Penn State Strikes Deal With Sex Abuse Victims

Penn State University has reached a settlement with 26 sexual abuse victims of jailed former assistant football coach Gerald Sandusky that will cost the university $59.7 million. According to an announcement from the school, the deal will be reflected in the university’s audited financial statements for the year ended June 30, 2013.

Only 23 of the 26 settlements are signed deals with three more agreed to in principle, according to the school.

“The Board of Trustees has had as one of its primary objectives to reach settlements in a way that is fair and respects the privacy of the individuals involved,” said Keith Masser, chair of the Board of Trustees.

“We hope this is another step forward in the healing process for those hurt by Mr. Sandusky, and another step forward for Penn State,” said University President Rodney Erickson. “We cannot undo what has been done, but we can and must do everything possible to learn from this and ensure it never happens again at Penn State.”

The settlements will not be funded by student tuition, taxpayer funds or donations, according to officials. The university maintains liability insurance policies, which university officials believe cover the settlements and defense of claims brought against the school and its officers, employees and trustees. Expenses not covered by insurance are expected to be funded from interest revenues related to loans made by the university to its self-supporting units.

Penn State received claims from 32 individuals who were or allege that they were victims of Sandusky. The university rejected six claims as being without merit and has engaged others in possible settlement discussions.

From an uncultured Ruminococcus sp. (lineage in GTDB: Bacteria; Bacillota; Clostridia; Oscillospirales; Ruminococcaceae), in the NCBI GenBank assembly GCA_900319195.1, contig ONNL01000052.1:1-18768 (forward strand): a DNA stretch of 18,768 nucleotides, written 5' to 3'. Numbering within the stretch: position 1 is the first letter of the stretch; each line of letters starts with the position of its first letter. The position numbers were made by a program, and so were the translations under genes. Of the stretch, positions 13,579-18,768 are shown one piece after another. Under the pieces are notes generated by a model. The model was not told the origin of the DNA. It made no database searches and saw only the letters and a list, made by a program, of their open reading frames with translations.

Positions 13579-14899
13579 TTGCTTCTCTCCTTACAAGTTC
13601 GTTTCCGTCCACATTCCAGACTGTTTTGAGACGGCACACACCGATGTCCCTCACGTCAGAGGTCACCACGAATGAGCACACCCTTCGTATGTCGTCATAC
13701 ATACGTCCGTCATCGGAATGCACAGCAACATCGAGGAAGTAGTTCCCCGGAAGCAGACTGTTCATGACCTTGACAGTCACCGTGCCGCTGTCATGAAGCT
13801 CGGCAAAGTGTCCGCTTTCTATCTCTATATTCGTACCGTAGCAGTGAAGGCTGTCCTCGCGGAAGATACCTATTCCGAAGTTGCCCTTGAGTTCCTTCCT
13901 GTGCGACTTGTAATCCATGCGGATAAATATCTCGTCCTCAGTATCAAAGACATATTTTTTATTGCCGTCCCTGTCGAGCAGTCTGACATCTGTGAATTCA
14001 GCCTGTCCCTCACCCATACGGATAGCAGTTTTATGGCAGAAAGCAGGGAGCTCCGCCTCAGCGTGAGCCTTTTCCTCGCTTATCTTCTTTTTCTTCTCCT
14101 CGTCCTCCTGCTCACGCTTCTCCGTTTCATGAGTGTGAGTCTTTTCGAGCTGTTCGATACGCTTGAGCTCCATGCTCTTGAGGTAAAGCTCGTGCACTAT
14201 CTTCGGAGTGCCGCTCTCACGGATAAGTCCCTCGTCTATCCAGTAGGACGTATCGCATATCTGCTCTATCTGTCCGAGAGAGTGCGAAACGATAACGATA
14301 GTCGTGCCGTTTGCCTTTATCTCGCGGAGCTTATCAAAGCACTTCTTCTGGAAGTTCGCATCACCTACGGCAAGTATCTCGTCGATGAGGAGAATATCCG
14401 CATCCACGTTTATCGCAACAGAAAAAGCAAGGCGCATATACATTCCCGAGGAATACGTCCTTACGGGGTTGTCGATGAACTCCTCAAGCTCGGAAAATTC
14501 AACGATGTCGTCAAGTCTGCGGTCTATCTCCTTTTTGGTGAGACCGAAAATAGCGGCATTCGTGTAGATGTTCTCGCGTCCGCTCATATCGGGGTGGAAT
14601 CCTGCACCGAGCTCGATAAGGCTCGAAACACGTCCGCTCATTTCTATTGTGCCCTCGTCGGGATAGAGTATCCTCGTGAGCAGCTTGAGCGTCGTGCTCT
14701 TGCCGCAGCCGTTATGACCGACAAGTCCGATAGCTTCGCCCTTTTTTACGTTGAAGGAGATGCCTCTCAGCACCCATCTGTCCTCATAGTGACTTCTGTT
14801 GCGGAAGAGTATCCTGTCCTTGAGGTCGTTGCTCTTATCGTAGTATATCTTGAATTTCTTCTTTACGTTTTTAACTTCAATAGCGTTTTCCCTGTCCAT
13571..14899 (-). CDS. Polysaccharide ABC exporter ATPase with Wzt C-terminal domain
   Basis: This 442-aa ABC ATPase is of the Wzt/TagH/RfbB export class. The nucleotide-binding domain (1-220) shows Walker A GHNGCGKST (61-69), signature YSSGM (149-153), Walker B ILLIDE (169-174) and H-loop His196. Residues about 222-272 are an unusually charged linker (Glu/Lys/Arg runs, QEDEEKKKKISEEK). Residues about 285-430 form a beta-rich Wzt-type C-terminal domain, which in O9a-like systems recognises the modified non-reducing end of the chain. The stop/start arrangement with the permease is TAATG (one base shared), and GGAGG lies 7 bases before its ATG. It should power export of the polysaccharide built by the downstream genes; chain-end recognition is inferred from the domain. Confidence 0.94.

Sandusky was found guilty on 45 of the 48 charges of sexual crimes against children and was sentenced to 30 to 60 years in prison on Oct. 9, 2012.

Subsequent investigations found that university officials knew of suspected incidents but did little or nothing to intercede. Prosecutors claim that former Penn State President Graham Spanier, former Vice President Gary Schultz, and former Athletic Director Tim Curley knew that Sandusky was abusing boys but did not tell police, then lied to a grand jury. Charges against them include perjury, child endangerment, obstruction of justice, endangering the welfare of children, and failure to properly report suspected abuse. They are expected to go to trial next year.

The scandal cost long-time football coach Joe Paterno his job. The school also removed a statue of Paterno from in front of the school’s football stadium. He died from lung cancer just months after the charges came to light in November 2011.

The NCAA leveled unprecedented penalties against the school’s football program, including a $60-million fine. The $60-million is equivalent to the average gross annual revenue of the football program. It was to be paid over a five-year period into an endowment for programs preventing child sexual abuse and/or assisting victims of child sexual abuse. Those programs can’t be operated by the university. The minimum annual payment will be $12 million until the $60 million is paid but no current sponsored sport may be reduced or eliminated to pay the fine.

The charges and conviction also put out of business a charity Sandusky started, Second Mile Foundation Centre County, Pa.

According to the school, Penn State during the past year has instituted more than 115 changes related to safety, human resources, security, compliance and governance. Through self-imposed urgency, the Board of Trustees, administration and staff have brought sweeping reform and best practice processes to nearly every aspect of the university’s governance and oversight. In doing so, the university considered the recommendations of multiple parties to determine the best course forward, including but not limited to the Pennsylvania Auditor General, Penn State University Faculty Senate and the Freeh Report recommendations.

“We have made great strides, but a great deal of work remains,” Erickson said. “Our university is a better institution today as a result of the work and dedication of our trustees, administrators, faculty, staff and students.”